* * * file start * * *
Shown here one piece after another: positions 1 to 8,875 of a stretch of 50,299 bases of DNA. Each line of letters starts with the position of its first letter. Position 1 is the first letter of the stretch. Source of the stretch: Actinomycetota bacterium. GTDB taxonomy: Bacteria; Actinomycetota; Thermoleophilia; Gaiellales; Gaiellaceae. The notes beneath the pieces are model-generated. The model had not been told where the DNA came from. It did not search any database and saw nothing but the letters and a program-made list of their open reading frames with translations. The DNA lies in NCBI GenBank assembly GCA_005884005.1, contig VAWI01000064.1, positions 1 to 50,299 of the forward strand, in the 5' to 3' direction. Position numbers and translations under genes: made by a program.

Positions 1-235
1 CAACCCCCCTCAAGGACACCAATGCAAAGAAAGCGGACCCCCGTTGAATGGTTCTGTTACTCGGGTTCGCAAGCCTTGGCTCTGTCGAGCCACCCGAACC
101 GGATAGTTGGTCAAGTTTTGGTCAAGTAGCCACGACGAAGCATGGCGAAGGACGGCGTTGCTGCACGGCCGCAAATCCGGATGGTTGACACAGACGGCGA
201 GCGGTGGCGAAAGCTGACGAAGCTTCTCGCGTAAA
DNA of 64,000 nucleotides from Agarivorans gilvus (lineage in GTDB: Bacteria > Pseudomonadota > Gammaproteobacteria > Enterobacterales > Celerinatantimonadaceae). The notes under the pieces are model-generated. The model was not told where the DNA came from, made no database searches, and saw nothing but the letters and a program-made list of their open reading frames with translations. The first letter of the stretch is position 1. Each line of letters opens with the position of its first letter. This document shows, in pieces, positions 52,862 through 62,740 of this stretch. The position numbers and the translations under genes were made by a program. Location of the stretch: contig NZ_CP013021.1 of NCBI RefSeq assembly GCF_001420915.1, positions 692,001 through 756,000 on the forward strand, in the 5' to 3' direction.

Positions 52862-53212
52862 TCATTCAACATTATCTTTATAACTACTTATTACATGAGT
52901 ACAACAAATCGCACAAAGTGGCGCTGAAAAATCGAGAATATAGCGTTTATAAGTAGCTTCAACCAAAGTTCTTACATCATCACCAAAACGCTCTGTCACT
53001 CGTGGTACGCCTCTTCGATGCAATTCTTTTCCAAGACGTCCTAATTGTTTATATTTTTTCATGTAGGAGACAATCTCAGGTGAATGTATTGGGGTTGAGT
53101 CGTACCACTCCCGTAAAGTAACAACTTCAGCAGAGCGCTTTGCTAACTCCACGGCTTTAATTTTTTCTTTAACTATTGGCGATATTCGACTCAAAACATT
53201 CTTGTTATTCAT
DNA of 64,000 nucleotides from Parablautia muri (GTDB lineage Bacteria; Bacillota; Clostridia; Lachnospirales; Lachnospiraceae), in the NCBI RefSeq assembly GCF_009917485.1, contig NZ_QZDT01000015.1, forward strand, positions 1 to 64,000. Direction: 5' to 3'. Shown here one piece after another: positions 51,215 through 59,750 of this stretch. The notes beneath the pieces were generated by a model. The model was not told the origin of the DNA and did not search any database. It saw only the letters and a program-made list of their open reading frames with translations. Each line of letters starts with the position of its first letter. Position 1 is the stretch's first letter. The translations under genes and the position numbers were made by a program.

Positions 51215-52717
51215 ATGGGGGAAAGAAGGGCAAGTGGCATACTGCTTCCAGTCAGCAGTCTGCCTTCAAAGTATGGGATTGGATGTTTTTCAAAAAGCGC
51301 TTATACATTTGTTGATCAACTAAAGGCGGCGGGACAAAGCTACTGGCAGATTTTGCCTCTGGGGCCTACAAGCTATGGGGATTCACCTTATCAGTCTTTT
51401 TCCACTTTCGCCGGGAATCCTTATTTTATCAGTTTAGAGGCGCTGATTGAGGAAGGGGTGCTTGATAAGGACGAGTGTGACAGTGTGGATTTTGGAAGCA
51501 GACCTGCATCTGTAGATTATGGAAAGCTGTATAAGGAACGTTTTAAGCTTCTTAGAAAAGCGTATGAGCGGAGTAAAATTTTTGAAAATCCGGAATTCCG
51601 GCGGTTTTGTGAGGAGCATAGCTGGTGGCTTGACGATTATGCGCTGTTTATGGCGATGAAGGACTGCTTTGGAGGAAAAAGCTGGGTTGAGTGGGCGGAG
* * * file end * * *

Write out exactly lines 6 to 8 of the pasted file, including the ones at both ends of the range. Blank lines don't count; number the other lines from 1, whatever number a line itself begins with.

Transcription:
DNA of 64,000 nucleotides from Agarivorans gilvus (lineage in GTDB: Bacteria > Pseudomonadota > Gammaproteobacteria > Enterobacterales > Celerinatantimonadaceae). The notes under the pieces are model-generated. The model was not told where the DNA came from, made no database searches, and saw nothing but the letters and a program-made list of their open reading frames with translations. The first letter of the stretch is position 1. Each line of letters opens with the position of its first letter. This document shows, in pieces, positions 52,862 through 62,740 of this stretch. The position numbers and the translations under genes were made by a program. Location of the stretch: contig NZ_CP013021.1 of NCBI RefSeq assembly GCF_001420915.1, positions 692,001 through 756,000 on the forward strand, in the 5' to 3' direction.

Positions 52862-53212
52862 TCATTCAACATTATCTTTATAACTACTTATTACATGAGT